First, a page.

In addition to a building’s structural foundation, many facilities have understood the importance of art and its therapeutic effects. Many hospitals and therapy centers have art programs to connect patients and promote a relaxing and stimulating environment via art installations and designs. There are two ways to incorporate art in building design: additive art and integrated art.

  • Additive Art – From the term itself, additive art involves adding an art installation or artwork after the project is done. Integrating art into a building project works best when the idea is introduced during the planning stage, where the client might hire an art consultant to give artistic recommendations.
  • Integrated Art – This type of art is included during the early planning stages since the art piece is part of the building design. Clients or project managers hire artists to install the project’s main feature while maintaining functionality and purpose.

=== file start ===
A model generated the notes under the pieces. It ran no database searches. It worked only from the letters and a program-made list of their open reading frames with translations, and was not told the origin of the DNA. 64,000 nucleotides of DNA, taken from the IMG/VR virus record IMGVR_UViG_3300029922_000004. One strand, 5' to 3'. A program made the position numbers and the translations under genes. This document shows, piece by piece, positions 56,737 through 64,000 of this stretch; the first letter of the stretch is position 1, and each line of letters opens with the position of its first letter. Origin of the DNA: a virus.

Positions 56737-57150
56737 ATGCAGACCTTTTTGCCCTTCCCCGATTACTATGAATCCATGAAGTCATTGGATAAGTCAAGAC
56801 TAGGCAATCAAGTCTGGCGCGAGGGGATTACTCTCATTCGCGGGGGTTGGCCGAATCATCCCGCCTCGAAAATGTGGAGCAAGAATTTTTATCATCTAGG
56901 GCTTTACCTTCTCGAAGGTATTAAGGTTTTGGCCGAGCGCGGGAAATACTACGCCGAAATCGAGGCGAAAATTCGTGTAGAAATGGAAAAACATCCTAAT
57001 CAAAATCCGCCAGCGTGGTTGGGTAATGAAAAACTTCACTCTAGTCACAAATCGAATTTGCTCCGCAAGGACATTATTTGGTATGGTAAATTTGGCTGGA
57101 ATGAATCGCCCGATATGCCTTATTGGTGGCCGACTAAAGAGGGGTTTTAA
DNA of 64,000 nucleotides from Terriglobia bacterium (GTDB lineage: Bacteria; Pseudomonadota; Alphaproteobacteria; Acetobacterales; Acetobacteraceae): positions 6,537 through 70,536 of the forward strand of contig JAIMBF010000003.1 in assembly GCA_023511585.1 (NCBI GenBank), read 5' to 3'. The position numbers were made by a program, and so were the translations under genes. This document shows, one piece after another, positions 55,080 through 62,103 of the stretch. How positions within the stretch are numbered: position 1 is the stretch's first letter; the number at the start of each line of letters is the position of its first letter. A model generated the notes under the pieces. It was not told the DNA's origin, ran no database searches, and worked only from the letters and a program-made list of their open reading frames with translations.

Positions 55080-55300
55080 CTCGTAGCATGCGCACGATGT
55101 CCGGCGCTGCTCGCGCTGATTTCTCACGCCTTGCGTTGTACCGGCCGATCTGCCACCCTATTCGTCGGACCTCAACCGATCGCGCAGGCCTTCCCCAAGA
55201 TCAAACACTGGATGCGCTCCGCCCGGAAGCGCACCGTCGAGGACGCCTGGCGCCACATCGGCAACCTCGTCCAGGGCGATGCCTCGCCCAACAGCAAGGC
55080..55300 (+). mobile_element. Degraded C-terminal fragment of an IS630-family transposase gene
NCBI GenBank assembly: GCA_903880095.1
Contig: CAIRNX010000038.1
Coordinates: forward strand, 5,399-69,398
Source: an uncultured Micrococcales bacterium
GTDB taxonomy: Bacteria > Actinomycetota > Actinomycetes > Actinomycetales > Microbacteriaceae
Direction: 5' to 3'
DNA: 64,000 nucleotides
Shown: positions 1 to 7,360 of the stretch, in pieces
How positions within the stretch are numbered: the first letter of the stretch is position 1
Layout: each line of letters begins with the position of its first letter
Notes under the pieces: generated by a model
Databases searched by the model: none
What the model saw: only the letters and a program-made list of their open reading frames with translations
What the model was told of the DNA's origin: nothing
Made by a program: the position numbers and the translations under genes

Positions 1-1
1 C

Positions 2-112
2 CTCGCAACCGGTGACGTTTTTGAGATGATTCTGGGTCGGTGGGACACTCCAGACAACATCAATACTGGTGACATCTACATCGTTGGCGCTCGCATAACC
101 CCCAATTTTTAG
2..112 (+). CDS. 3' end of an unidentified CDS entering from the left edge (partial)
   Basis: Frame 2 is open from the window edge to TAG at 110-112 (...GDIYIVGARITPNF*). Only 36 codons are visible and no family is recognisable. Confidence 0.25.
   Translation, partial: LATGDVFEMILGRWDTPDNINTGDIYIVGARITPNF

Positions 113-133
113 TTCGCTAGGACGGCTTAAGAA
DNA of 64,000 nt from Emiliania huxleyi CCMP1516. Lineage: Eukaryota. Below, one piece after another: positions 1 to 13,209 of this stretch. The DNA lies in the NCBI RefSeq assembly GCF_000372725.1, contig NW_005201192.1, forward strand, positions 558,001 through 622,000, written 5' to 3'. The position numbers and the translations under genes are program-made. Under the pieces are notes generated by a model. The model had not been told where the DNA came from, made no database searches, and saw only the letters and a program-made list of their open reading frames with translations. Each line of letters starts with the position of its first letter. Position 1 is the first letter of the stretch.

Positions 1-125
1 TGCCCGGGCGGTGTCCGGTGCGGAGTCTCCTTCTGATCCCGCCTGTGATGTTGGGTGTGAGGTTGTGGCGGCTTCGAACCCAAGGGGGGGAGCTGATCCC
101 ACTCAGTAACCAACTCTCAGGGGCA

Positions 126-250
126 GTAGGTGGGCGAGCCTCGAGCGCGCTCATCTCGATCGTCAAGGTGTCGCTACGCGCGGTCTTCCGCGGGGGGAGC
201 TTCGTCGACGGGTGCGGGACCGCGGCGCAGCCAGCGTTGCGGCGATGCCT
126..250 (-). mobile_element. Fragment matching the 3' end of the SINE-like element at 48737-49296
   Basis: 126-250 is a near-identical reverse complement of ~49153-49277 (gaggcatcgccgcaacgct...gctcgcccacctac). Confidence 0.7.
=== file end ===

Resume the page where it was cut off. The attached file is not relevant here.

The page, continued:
Integrating Fine Art in Building Construction

While art and architecture are different based on definition, one cannot deny the influence of art in traditional and modern architectural designs. One must have enough skill to produce good art and architecture. Even in construction, having the proper skill set allows an individual to create masonry works, fittings, and finishes.